In 1931, she married her childhood sweetheart LT Champlin F. Buck Jr., newly graduated from the U.S. Military Academy, West Point. "Chickie" was an avid volunteer particularly for Saint Patrick's Episcopal Church and the Red Cross Aide Program.
Surviving are a daughter, Carolyn B. Moore; a son, Champin F. Buck III; six grandchildren, Elizabeth M. Burns, Sara M. Nunn, William H Buck, Christopher B. Buck, Rebecca M. Hamlin and Andrew F. Buck; ten great-grandchildren. Also surviving are two brothers, Kenton Chickering, 96, and Edwin S. Chickering, 90.

Brigadier General Edwin S. Chickering, fondly known as "Chick," died Friday, Feb. 14, 2003, in Little Rock. He was born September 21, 1912, the third of four children of James and Helen Chickering of Oil City, Pennsylvania, where his father was with the Oil Well Supply Company.
He attended the University School in Cleveland, Ohio; and graduated with an engineering degree from Lehigh University in Bethlehem, Pennsylvania in 1935. Following graduation, he enlisted in the Army Air Corps.
When the United States entered World War II, Chick was appointed Commander of the 357th Fighter Group which he led in combat from England. During the war he was promoted to Colonel. He recieved many other appointments and promotions during his military career, which ended in November of 1967.
Chick is survived by his wife Mary Jim Chickering; his son Jim Chickering and daughter-in-law Robin Chickering; his grandchildren, Allison Christine Chickering and Edwin Shepard Chickering II; his older brother, Kenton Chickering; nephews, Kenton Chickering III, Scott Chickering, Benjamin Hamilton Chickering; a niece, Mrs. Carolyn Moore; many cousins; and a host of admiring friends.

Agency name changed
The name of the former Immigration and Naturalization Service (INS) is now the Bureau of Citizenship and Immigration Services (BCIS). You may need to take note in your list of addresses and change some website urls. The correct new url is .
Thanks to the Immigrant Genealogical Society; P.O. Box 7369, Burbank, CA 91510-7369.

Search for Wisconsin people and places
The Wisconsin Historical Society has a collection of clippings from newspaper obituaries and items from county hstories published from 1850-1970. The actual articles are online and are searchable by surname or by locality.
You may browse this sizeable database free at: A similar site:
Thanks to the Immigrant Genealogical Society; P.O. Box 7369, Burbank, CA 91510-7369.

Scholarship awarded to Andrew W. Raynes
The 2003 Clan MacFarlane Society, Inc., Scholarship has been awarded to Andrew Wade Raynes, of Blue Bell, Pennsylvania. Andrew was sponsored by CMS, Inc., member Jeannette Nolte, of West Chester, Pennsylvania, who has known Andrew and his family since he was a pre-schooler.

Andrew has a 3.8 average over his three and a half years at Wissahickon High School, with several AP courses, and has a very strong athletic recored as well. He has held several part-time jobs, including refereeing youth soccer. His honors and involvement in extracurricular activities is more than impressive, especially in view of his mostly A grades, constant athletic participation and job history. He has elected to do far more than the minimum requirements, having challenged himself with both Latin and German and gone as far as AP Calculus in math. Looking at his record, I cannot imagine when the lad has slept over the last 4 years.

Andrew hasn't decided on which college he will attend, and like many hish school seniors, isn't completely certain what his future will look like, but he's planning to major in Business. Jeannette says she thinks he'd do very well in Engineering, too, and from the looks of his transcript, something in Health and Phyical Education isn't out of the question.

Jeannette also notes that Andrew's great-great grandfather was a MacFarlane from Glasgow. I hope this means we can look forward to many years' association with this outstanding young man, as a member of the Society.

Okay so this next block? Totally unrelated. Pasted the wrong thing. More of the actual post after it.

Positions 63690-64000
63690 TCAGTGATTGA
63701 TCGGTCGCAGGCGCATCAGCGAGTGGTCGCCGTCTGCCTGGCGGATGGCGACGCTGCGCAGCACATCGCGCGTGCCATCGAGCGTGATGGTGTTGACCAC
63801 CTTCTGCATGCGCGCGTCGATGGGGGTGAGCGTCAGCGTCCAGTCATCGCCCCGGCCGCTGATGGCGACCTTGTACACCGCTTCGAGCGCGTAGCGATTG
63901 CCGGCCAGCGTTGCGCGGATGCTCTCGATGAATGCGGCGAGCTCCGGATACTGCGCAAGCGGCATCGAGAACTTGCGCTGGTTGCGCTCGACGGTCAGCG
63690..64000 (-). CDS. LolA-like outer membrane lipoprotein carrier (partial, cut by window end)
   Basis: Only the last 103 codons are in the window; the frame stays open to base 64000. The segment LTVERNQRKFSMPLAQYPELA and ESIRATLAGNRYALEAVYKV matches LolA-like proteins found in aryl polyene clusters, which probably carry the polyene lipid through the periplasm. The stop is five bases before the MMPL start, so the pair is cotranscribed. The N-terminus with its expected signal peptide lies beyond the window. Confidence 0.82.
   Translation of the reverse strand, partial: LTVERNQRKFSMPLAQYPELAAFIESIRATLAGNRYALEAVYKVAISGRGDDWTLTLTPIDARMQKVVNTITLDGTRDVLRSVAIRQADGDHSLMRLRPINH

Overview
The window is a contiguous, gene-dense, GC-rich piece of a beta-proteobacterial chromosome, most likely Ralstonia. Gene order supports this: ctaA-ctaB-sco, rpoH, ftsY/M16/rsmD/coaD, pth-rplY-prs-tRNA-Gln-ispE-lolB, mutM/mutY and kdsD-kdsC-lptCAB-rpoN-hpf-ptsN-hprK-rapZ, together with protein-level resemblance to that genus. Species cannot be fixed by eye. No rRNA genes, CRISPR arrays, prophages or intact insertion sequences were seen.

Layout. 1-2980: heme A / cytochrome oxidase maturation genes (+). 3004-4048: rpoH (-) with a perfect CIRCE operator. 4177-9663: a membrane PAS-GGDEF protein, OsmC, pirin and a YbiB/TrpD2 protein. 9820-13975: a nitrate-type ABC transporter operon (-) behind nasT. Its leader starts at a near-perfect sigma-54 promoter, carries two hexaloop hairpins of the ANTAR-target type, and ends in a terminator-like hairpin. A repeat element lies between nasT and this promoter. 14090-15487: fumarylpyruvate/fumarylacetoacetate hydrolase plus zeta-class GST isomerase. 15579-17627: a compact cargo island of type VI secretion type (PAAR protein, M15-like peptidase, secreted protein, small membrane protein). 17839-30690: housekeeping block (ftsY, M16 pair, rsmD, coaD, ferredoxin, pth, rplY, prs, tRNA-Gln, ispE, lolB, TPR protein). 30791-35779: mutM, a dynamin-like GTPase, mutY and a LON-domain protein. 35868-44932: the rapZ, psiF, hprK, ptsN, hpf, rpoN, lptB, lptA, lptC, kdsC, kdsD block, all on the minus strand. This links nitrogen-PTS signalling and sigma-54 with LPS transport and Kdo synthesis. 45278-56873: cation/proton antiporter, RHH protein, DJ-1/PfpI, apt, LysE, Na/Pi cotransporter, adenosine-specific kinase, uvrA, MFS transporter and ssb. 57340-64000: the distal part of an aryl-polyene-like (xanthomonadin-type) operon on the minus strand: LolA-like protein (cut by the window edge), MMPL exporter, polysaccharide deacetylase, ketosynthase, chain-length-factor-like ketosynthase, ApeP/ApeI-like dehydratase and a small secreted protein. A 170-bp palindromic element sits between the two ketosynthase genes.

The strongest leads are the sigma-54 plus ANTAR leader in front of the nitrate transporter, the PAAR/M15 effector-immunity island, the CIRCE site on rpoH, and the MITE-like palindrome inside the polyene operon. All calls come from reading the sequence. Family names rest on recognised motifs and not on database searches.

Thank you to MacFarlanes' Lantern 21031 Parthenia St., #378 Canoga Park, CA 91304 USA

Useless, but interesting!
ABRACADABRA, a meaningless word once supposed to have a magical efficacy as an antidote against agues and other fevers. Ridiculously minute directions for the proper use of the charm was given in the Praecepta de Medicina of Serenus Sammonicus. The paper on which the word was written had to be folded in the form of a cross, suspended from the neck by a strip of linen so as to rest on the pit of the stomach, worn in this way for nine days, and then, before sunrise, cast behind the wearer into a stream running to the east. The letters of this word were usually arranged to form a triangle in one or other of the following ways:

Encylopedia Britannica, 9th ed., 1878, s.v. "Abracadabra."
Special Thanks to The Journal of the International Society for British Genealogy and Family History, P.O. Box 3115, Salt Lake City, UT 84110-3115.

Dr. Frederick C. Shaw, DDS, 79, of Davin Lane, Lenoir, died Tuesday, Feb. 11, 2003, at Frye Regional Medical Center. He was born March 15, 1923, in Iredell County to the late Robert Clyde and Annie Wright Shaw. He was also preceded in death by his first wife, Geraldine Efird Shaw; abrother, John Henry Shaw, and a granddaughter. He attended school in Harmony, Phieffer College and graduated from Catawba College in August of 1949 and the Medical College of Virginia School of Dentistry in June 1953. He was a member of St. Stephen's Lutheran Church; a life member of the Lenoir Optimist Club where he served as president of the club in 1966; a member of the Masonic Lodge #262 A.F. & A.M.; and a member of the Shriners (Oasis Temple) for over 50 years where he served as president and ambassador for three years. He was a U.S. Army veteran of WWII having served in North Africa and Italy. Survivors included his wife, Frances Smith Shaw; a son, Frederick Efird Shaw; a stepson, David Wendelborg; a daughter, Mrs. Thomas (Martha Rebecca) Mills; a stepdaughter, Mrs. Steve (Evin) Conrad of Aurora; a brother, Robert Warren Shaw; three grandchildren and two step grandchildren.

Return to August/September 2003 Index Page


This comment system requires you to be logged in through either a Disqus account or an account you already have with Google, Twitter, Facebook or Yahoo. In the event you don't have an account with any of these companies then you can create an account with Disqus. All comments are moderated so they won't display until the moderator has approved your comment.

comments powered by Disqus